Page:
Prior trial testimony was plainly insufficient to rebut the peer review.  Also, a letter of medical necessity was found not to be sufficient to rebut defendant’s prima facie showing.  Compare: Quality Psychological, P.C. v. Mercury.

“On appeal, plaintiff argues, among other things, that it raised a triable issue of fact as to the medical necessity of the psychological testing at issue by submitting a letter of medical necessity and the prior trial testimony of a Dr. Franklin Porter. However, the letter of medical necessity did not meaningfully refer to, let alone rebut, the conclusions of defendant’s [*2]psychologist (see Pan Chiropractic, P.C. v Mercury Ins. Co., 24 Misc 3d 136[A], 2009 NY Slip Op 51495[U] [App Term, 2d, 11th & 13th Jud Dists 2009]; see also Eastern Star Acupuncture, P.C. v Mercury Ins. Co., 26 Misc 3d 142[A], 2010 NY Slip Op 50380[U] [App Term, 2d, 11th & 13th Jud Dists 2010]), and Dr. Porter’s testimony has no relevance to the peer review report at issue in this case. While Dr. Porter testified generally, in an unrelated trial, that certain psychological tests have utility, the peer review report relied upon by defendant in this case concluded that they were not medically necessary under the factual circumstances presented by this case. Plaintiff’s remaining contentions on appeal are without merit and/or unpreserved for appellate review.

Malella and priority of coverage discovery disallowed

Pomona Med. Diagnostic P.C. v Adirondack Ins. Co., 2012 NY Slip Op 51165(U)(App. Term 1st Dept. 2012)

Defendant appeared to work under a novel theory that it could use discovery to figure out who is primary and, in the alternative, to find out if Plaintiff was fraudulentally incorporated.  Defendant’s attempt to obtain discovery on the first score was a loser, on the law.  Defendant’s attempt to obtain discovery on the second score was a loser, on the law.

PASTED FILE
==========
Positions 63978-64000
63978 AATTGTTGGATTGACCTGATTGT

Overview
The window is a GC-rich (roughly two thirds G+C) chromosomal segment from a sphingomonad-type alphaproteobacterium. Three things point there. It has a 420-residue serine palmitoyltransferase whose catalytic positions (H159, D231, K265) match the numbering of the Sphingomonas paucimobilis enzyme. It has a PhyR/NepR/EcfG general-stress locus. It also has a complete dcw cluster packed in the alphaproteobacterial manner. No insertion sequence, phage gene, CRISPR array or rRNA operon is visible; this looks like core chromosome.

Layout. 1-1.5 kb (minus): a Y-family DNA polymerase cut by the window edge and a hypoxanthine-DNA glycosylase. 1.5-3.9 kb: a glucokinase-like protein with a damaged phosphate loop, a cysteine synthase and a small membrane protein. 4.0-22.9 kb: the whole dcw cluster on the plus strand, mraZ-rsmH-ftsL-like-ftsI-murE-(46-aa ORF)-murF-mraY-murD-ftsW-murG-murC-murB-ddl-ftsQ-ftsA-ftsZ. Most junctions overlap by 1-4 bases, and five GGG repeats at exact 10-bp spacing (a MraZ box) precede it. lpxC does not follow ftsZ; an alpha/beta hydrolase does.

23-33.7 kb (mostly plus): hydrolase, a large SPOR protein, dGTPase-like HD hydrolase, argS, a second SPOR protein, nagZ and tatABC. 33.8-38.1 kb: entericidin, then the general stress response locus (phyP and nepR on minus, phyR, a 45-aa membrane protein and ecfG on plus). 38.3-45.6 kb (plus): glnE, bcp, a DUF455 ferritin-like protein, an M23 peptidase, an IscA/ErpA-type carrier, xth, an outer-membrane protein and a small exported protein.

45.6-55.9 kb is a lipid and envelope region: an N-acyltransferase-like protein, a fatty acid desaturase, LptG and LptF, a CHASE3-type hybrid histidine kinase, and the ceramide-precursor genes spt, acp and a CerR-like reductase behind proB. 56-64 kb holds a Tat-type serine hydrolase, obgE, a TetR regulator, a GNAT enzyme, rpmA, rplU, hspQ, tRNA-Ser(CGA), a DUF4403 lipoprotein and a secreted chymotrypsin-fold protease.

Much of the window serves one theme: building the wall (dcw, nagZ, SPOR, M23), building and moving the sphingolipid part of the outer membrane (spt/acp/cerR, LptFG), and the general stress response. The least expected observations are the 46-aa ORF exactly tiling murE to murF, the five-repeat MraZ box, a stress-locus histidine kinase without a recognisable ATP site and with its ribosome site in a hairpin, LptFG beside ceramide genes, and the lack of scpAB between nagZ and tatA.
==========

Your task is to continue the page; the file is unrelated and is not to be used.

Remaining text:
“The defendant insurer’s motion to strike the notice of trial and compel discovery should have been denied. Insofar as defendant sought discovery pertaining to its affirmative defense that another insurance carrier was primarily liable, the information was immaterial and, in result, the demands were palpably improper (see Duhe v Midence, 1 AD3d 279 [2003]), since defendant cannot properly rely on this defense as a basis to deny plaintiff’s no-fault claim (see 11 NYCRR 65-3.12[b]; M.N. Denatal Diagnostics, PC v Government Empl. Ins. Co., 81 AD3d 541 [2011]). Nor has defendant set forth any case-specific allegations in support of its defense that plaintiff was fraudulently incorporated so as to justify discovery on this issue (cf. One Beacon Ins. Group, LLC v Midland Med. Care, PC, 54 AD3d 738 [2008]). Defendant “will not be allowed to use pretrial discovery as a fishing expedition when they cannot set forth a reliable factual basis for what amounts to, at best, mere suspicions” (Devore v Pfizer Inc., 58 AD3d 138, 144 [2009], lv denied 12 NY3d 703 [2009]).”

Reverse Pan Chiropractic

So many people complain that the Pan Chiro line of cases represent a one-way street on the issue of medical necessity .  I remembered a case from 6 years ago that represented the same paradigm, “except the shoe being on the other foot”.

I would suggest a review of the below case including now retired Justice Golia’s concurrence below.

For those that do not know, Justice Golia has been replaced by Justice Martin M. Solomon.  And for what it is worth, Justice Solomon to the best of my knowledge will be the first judge to serve on any Appellate Court who presided in a Civil Court after the beginning of the no-fault litigation tidal wave that began in 2001-2002.

Ocean Diagnostic Imaging P.C. v. Allstate Ins. Co., 10 Misc.3d 145(A)(App. Term 2d Dept. 2006)

From the Appellate Term 6 years ago